No, Forcing Jews To Bake Swastika Cakes Is Not Like Forcing Homophobes To Bake Gay Cakes
New Year’s resolutions: get outdoors more often, read more books, and stop hanging out with people who only bring up the Holocaust as a way to illustrate unrelated arguments and never to talk about the systematic murder of six million Jews.
This week the editorial board of the Chicago Tribune published an editorial, “Wedding Cakes And Conscience,” contending that a baker in Colorado being forced to design a wedding cake for a gay couple would constitute a violation of his freedom of expression. To illustrate the point, the Tribune encouraged readers to understand Colorado baker Jack Phillips’ predicament, saying, “imagine a Jewish baker being required to put a swastika on a cake.”
Should a religious baker have to create a cake for a same-sex wedding? Imagine a Jewish baker being required to put a swastika on a cake. https://t.co/v9nnD7Vyye pic.twitter.com/fXuJbcmFXW— Tribune Edit Board (@Trib_ed_board) December 7, 2017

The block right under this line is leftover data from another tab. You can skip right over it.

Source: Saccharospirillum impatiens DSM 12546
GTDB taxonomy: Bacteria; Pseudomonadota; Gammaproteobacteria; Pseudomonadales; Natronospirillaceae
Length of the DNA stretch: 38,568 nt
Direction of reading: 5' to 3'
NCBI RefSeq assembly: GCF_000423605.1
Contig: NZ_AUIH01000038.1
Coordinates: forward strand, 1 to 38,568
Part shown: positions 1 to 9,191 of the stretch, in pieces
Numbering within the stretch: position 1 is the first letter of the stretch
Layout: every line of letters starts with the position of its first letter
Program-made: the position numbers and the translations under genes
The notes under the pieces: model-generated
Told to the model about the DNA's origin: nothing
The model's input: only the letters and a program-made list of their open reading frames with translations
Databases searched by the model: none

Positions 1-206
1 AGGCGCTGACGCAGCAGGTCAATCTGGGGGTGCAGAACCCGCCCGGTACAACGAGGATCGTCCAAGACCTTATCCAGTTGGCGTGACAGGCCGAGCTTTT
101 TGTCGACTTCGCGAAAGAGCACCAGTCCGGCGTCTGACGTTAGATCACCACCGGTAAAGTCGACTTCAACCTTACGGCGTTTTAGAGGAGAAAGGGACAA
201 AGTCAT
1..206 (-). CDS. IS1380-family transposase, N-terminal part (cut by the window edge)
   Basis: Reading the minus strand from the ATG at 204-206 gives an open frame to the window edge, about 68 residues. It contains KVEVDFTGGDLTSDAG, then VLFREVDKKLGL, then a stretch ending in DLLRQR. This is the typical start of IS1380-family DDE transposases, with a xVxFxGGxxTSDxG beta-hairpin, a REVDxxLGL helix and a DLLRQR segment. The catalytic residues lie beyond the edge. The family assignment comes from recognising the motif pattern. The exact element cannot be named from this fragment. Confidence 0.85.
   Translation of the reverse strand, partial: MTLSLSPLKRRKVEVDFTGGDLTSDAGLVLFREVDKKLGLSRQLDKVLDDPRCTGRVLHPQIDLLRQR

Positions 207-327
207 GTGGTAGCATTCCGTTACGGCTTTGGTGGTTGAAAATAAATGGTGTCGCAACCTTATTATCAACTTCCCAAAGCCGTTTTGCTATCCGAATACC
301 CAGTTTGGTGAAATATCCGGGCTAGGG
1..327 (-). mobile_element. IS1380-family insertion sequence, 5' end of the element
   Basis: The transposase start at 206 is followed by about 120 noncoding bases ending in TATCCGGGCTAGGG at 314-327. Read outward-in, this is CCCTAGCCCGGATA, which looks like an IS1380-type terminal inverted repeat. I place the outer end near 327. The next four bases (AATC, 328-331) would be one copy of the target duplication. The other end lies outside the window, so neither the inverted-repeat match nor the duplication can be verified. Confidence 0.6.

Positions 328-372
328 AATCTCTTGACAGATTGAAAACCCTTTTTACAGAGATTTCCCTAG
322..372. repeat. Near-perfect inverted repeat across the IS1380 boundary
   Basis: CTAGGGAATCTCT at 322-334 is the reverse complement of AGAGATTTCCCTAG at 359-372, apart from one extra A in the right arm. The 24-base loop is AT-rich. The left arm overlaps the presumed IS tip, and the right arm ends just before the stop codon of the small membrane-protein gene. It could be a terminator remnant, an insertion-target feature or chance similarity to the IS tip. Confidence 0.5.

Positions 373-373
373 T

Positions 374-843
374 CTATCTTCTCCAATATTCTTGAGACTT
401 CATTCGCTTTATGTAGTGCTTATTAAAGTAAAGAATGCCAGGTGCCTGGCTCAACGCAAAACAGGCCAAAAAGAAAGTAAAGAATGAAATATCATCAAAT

The newspaper rounded off the article about why the gay couple should stop “forcing a baker to swallow his objections” by pointing out that the cake situation is not the same as Black Americans being turned away from businesses during the Jim Crow area, since the issue there was just that a lot of the time Black people needed to use the bathroom, which is a “basic bodily function.” You know, that thing that happens after you eat a cake with a swastika on it.
Freedom of expression really is an amazing thing. In only one article, a newspaper managed to take anti-Semitism out of context to make a point about how gay people should be grateful and stop complaining, while saying that the Black civil rights movement was mostly propelled by the need to use the bathroom.
Is there a journalism award for insulting three minority groups at once? If so, nominate the Tribune.
Jenny Singer is a writer for the Forward. You can reach her at Singer@forward.com or on Twitter @jeanvaljenny